We’re Going Home

Right now, it’s 82 degrees outside with 46% humidity. A little more humidity, and I would call it the perfect day. (Not southern humidity, mind you.)

I’m sitting with our patio door wide open, letting the apartment fill with heat, because I. Love. This. Weather. These are the days that make the long, windy winters worthwhile. These are the days making you forget what it’s like in January. These are the days we spend months longing for.

In a few hours, Hubs will come home and I’ll have long since shut the patio door and turned on the AC so everyone can stay cool and content, but for now, this is my time, and this is how I like it.

A couple of weeks ago, I was not so cool and collected. I was not so grateful or blissful, or even one ounce of happy. Continue reading “We’re Going Home”

When Living Simply Is Complicated

[ insert giant sigh here ]

Oh, friends.

I’ve shared a few times my love for sleep. How when I was younger, my family was afraid to rouse me from slumber, because it was like waking a bear from hibernation. Someone might die.

Then I had babies and didn’t sleep all that great for a while, but this past summer, Little Man finally started sleeping through the night! So my life was almost perfect again.

Until the wee hours of Monday morning.

A visitor decided to call on his friend around 2:30 in the morning. This visitor was carrying on lengthy conversations, and from all I could hear, it sounded like he was conversing with himself.

In the entrance of our apartment building.

If you’re wondering how I would even know someone was talking to themselves in the entrance of our building at 2:30 in the morning, I’ll let you in on a little secret: our bedroom wall is adjacent to the entrance. Because, #apartmentlife.

This visitor was out there for a long time, dropping many an f-bomb, and Mama Val was growing more and more irate. I pounded on the wall. No change. Brent went out to advise him to quiet down. It helped only barely.

The situation (allegedly) was he was supposed to be getting into someone’s apartment on 3rd floor, but the intercom was dialing straight to the person’s voicemail. Mr. Visitor was then leaving lengthy, profanity-laced threats on the voicemail message through the intercom.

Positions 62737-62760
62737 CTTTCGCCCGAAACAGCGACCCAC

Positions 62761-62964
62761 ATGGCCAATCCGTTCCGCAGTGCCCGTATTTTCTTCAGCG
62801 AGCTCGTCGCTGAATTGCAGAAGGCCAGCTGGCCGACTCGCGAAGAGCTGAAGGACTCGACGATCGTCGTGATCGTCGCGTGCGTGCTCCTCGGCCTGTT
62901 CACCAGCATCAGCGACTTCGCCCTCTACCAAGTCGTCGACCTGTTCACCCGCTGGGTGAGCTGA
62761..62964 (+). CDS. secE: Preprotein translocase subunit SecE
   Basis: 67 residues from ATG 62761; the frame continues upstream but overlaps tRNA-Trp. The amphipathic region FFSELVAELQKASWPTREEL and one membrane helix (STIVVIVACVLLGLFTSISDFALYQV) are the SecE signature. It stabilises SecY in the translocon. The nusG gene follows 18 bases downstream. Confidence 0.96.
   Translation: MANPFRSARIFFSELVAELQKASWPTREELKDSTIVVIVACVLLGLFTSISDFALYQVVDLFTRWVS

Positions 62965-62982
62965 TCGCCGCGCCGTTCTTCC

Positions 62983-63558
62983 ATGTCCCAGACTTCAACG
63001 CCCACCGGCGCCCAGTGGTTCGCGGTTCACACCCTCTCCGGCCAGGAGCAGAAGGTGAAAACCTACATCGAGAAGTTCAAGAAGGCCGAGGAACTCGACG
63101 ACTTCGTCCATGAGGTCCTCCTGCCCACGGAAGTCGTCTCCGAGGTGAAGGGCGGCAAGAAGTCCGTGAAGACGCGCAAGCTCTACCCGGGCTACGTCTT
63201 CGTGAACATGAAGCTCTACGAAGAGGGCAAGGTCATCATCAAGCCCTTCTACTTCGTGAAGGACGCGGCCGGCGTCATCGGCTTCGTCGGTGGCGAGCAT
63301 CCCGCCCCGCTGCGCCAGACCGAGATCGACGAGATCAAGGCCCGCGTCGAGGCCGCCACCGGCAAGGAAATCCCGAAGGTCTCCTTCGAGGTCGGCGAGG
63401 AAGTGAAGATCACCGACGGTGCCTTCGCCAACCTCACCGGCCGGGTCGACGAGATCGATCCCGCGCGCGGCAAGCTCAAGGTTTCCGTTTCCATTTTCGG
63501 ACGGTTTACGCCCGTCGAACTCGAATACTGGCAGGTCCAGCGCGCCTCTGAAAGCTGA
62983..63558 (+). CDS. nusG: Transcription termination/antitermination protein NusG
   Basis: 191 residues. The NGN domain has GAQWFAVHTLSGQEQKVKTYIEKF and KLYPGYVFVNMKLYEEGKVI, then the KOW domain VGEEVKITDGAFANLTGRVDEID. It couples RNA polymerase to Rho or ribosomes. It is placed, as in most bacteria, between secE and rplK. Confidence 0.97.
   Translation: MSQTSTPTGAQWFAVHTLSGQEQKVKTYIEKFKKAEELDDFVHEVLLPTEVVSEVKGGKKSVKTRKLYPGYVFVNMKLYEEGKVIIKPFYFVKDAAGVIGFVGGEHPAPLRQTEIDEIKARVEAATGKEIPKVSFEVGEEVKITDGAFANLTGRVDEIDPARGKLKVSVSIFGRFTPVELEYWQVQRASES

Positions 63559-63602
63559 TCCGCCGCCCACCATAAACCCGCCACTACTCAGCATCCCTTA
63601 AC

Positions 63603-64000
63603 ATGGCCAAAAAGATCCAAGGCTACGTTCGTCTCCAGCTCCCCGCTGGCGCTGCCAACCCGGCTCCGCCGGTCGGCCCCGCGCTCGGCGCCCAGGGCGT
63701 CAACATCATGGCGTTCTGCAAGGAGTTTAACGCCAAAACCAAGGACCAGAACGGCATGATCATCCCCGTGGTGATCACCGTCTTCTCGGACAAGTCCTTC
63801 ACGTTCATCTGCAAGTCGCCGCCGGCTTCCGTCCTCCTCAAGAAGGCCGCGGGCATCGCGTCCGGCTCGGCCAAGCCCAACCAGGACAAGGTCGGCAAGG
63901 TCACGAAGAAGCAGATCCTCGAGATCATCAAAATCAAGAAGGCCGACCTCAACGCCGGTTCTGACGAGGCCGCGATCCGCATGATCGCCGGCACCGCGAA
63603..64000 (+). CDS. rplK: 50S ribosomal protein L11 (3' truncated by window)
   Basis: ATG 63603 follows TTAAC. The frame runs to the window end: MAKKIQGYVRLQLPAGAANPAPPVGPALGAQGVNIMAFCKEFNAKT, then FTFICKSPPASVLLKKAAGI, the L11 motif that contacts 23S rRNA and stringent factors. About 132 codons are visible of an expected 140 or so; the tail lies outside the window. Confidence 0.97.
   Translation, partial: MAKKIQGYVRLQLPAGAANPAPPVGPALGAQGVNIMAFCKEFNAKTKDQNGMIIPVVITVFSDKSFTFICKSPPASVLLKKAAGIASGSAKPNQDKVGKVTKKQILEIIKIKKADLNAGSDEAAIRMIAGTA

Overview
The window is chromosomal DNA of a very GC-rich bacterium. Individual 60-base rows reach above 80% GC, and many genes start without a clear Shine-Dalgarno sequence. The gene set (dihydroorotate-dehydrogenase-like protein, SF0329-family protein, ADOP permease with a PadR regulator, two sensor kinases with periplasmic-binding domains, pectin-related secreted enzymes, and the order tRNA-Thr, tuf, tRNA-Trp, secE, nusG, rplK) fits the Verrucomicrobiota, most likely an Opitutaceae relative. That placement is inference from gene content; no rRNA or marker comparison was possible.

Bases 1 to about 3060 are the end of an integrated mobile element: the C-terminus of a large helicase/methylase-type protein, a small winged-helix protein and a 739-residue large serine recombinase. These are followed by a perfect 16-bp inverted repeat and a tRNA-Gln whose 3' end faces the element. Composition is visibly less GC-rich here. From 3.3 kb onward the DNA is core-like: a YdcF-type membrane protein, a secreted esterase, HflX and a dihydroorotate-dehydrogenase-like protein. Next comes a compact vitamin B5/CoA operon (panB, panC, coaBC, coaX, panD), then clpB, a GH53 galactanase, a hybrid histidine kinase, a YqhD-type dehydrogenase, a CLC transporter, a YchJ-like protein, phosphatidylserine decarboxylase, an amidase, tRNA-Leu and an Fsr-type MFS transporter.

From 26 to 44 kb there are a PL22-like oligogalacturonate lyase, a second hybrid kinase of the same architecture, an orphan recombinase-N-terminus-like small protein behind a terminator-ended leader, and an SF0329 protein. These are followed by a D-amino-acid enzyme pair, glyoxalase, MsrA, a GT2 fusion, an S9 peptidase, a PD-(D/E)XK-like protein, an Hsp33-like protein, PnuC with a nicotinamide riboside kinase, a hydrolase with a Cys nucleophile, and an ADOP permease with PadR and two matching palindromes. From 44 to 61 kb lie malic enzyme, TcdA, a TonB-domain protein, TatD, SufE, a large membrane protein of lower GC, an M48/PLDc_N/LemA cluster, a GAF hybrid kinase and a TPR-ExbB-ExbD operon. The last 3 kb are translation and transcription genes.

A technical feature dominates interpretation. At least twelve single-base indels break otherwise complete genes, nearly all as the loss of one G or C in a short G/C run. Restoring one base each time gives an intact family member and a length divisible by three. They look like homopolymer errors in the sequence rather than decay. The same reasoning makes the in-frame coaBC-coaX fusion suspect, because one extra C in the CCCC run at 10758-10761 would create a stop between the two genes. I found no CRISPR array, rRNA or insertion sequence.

Because that’s how you talk to your “Buddy” as he kept referring to him.


If you’re trying to get into someone else’s home at 3 in the morning, and the intercom isn’t allowing their phone to ring to let you in, leave.

For nearly 90 minutes this guy left message after message on his “buddy”‘s voicemail. Let me just say, if that’s how he talks to his friends, I don’t want to know how he talks to people he doesn’t like. We called the cops; we have no idea if they ever arrived. The issue appeared to have resolved itself before any enforcement came. I was kind of looking forward to hearing a handcuffing scuffle, but no such luck.

I was preparing to go out and confront Mr. Buddy myself, but Hubs wouldn’t allow it. In my sleep-deprived state, it was most likely in the best interest of the safety of the visiting stranger.

After the great visitor debacle of 2017, I was wide awake, and so was hubs. Our day started before 3:00 a.m.

God forgive me, please, for what I’m about to say: I hate this apartment.

Our desire is, and has been, to live a simpler life. Get a home away from city limits, get our chickens and a rooster, grow our own food in the biggest garden we could manage, put my aprons to work while I can all the foods in between baking loaves of bread… The simpler life.

But it’s complicated.

It’s complicated because until we find the place that suits our needs and our budget, we’re stuck here. Stuck hearing everyone’s footsteps, conversations, f-bombs, no matter the time of day or night.

Stuck where our kids can’t just run outside and hop on their bikes, because people drive through the parking lot like it’s a Daytona track.